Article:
But of course, karma is not just reserved for human competitors, oh no. Our boy in the Callaway Corvette GT3 entry made a beeline for the immovable objects disguised as tire barriers in Turn 11, and got his ass stuck in the process.
So I restart the race, and the AI cars go from curb hopping, to simply not caring about track limits. I know I catch a lot of shit for my liberal interpretations of racing surface boundaries, but there’s a difference between using up every last inch of tarmac, and driving on the fucking dead grass.
I didn’t have to care much in the long run, as something like two seconds later, the BMW Z4 leading our little pack decided to plow into another set of immovable tire barriers, which destroyed basically the entire field.
Well, to be fair, it was half the field. The other half, consisting mostly of backmarkers, were taken out in a Turn 1 wreck caused by simultaneous self-spins. Look, I enjoyed the random scripted crashes in the original Race Driver: Grid, but we’re looking at a situation where 30 seconds into the race, something like 80% of the cars are destroyed.
So I guess it’s time to move on to a new track, a location where GT3 cars are known to race. It’s entirely possible that the AI line was not optimized for the GT3 cars at Sears Point in RaceRoom, so the logical fix to these woes would be to take them to a location such as Zandvoort.
Again, the AI is driving on the fucking grass, and the simplified physics engine taking over allows them to continue pushing with no loss in traction. Honestly, this behavior is similar to what’s seen in Project CARS, where the AI cars go wherever they damn well please.
But can they take a simple curb? Of course not, so it was on to the next track.
I took my group of virtual lab rats to the chicane layout of Mid-Ohio. To be fair, we actually made it through the first lap relatively clean, and it was looking to be a decent race until we approached the chicane for the second time. The BMW Z4 in second place, as well as the Audi R8 rounding out the top three, spun in sync and destroyed the pack behind them – which was all of us. Next.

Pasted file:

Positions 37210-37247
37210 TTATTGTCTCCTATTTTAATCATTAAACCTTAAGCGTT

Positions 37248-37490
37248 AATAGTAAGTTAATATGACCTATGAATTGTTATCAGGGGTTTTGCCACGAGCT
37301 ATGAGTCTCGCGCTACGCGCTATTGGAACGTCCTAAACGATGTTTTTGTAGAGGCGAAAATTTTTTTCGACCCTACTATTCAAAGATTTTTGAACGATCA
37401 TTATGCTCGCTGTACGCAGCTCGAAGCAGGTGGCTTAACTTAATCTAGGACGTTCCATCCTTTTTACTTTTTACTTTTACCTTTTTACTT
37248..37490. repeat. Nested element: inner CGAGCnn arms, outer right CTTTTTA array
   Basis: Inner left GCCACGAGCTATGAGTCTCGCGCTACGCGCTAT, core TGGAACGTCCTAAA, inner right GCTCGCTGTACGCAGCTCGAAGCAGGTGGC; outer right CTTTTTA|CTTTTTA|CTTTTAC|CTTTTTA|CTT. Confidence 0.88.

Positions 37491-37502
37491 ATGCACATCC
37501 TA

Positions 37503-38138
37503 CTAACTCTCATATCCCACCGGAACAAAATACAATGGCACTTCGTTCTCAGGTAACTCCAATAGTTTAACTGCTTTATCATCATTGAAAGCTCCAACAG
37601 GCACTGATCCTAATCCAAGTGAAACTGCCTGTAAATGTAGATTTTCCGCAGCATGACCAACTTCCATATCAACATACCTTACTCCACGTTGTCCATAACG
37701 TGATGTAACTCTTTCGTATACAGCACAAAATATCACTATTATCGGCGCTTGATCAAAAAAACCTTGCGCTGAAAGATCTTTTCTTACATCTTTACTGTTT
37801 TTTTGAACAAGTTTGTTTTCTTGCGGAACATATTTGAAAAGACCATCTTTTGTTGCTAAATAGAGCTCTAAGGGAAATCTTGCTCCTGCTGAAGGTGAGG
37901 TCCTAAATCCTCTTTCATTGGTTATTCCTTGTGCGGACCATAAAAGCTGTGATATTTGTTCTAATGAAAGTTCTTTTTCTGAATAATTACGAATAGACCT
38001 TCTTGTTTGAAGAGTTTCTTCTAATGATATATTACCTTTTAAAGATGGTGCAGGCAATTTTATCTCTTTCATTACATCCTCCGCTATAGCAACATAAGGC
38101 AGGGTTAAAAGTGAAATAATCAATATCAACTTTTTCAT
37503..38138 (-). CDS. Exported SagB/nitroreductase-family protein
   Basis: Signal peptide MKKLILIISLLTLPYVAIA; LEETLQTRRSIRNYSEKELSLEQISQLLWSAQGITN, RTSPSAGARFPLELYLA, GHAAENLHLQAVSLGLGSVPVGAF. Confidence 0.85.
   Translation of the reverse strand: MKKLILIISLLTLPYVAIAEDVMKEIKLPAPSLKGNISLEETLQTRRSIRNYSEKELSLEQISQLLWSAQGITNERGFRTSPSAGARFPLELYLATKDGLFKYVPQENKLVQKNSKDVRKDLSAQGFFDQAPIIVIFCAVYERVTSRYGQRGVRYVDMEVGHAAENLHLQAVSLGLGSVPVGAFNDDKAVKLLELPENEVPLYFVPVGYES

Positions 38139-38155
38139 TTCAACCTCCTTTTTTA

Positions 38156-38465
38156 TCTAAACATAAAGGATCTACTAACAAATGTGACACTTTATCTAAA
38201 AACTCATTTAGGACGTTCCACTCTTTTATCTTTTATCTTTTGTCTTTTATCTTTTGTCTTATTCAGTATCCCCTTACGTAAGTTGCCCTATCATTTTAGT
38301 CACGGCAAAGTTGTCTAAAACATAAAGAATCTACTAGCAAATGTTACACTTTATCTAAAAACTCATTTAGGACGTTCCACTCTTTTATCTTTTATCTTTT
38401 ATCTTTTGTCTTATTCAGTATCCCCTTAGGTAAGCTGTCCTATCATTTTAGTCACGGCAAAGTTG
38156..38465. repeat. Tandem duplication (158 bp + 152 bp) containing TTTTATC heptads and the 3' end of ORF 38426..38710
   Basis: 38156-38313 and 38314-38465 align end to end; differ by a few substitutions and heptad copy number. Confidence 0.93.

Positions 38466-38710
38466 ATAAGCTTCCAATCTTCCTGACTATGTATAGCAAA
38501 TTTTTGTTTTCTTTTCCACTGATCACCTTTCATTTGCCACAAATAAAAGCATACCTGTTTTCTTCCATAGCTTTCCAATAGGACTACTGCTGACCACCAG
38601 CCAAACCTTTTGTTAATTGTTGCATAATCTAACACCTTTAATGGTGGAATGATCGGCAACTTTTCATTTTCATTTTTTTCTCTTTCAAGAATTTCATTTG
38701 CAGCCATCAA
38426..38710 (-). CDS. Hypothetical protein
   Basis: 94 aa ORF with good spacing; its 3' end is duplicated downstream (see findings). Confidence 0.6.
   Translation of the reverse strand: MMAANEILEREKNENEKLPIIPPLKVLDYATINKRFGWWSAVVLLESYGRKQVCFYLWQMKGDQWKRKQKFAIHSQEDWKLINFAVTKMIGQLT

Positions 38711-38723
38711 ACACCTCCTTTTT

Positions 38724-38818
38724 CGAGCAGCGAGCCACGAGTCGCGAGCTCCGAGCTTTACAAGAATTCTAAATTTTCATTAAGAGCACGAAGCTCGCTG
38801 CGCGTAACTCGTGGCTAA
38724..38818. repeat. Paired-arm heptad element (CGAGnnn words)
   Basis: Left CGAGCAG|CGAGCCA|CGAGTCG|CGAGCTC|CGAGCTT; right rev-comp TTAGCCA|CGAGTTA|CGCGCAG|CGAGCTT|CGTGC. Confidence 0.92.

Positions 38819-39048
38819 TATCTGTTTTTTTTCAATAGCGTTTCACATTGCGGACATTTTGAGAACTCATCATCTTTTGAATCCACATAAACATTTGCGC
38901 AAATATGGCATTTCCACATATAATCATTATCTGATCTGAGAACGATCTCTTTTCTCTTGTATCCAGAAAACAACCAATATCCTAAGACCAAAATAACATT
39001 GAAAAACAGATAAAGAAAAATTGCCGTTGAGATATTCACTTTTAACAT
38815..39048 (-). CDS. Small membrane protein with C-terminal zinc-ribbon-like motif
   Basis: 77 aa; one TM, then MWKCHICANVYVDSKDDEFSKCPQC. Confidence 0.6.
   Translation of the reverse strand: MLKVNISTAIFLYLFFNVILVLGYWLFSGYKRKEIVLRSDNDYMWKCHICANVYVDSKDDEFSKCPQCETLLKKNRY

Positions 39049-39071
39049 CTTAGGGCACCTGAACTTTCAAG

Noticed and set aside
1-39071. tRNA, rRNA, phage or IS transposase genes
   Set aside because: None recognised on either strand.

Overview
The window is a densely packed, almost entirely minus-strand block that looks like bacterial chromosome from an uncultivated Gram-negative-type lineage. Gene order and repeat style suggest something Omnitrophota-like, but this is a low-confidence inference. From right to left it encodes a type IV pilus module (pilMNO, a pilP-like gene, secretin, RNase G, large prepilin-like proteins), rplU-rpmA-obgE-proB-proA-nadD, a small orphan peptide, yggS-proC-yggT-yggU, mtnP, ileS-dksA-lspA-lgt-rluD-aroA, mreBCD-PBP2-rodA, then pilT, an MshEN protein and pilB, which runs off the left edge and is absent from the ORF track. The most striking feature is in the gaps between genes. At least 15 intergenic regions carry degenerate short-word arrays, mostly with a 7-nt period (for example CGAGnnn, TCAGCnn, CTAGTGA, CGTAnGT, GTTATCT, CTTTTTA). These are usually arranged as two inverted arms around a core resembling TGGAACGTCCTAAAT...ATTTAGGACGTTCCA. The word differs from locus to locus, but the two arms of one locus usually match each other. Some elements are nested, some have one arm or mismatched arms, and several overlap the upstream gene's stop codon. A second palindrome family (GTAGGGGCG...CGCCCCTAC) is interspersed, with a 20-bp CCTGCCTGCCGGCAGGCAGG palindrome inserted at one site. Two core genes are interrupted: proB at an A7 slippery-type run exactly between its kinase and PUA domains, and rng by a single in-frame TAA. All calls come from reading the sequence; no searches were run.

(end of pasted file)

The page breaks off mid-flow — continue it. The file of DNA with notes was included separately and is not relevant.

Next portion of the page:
This is lap one, turn one, of the first race at Laguna Seca. The AI driver in the black & gold Mercedes SLS AMG GT3 cut across the sand in the manner displayed by countless bots above, and spun in front of the pack, essentially taking the bottom half of the field out of contention less than fifteen seconds into the race.
And lastly, this magnificent trio of self-spins by AI cars occurred at what the 2002 FIA GT Championship program dubs as Turn Four on the Oschersleben circuit. These spins were so violent and so sudden, that I drove into the orange Audi R8 at full speed moments after this shot was taken.
I’m not sure where I fucked up. All I tried to do was take the community’s advice and run a few offline races in RaceRoom Racing Experience to make up for a lack of any decent online action over the past little bit. For my efforts, I received nothing but pain and suffering. The exact artificial intelligence sim racers claim is the best in the genre will literally drive straight into solid fucking tire barriers, spin in the gentlest of corners, brake check each other when accelerating away from the grid, and drive on the grass with no penalty to their performance. Is my shit broken, or is this another case of delusional sim racers pretending massive artificial intelligence issues are nothing to worry about?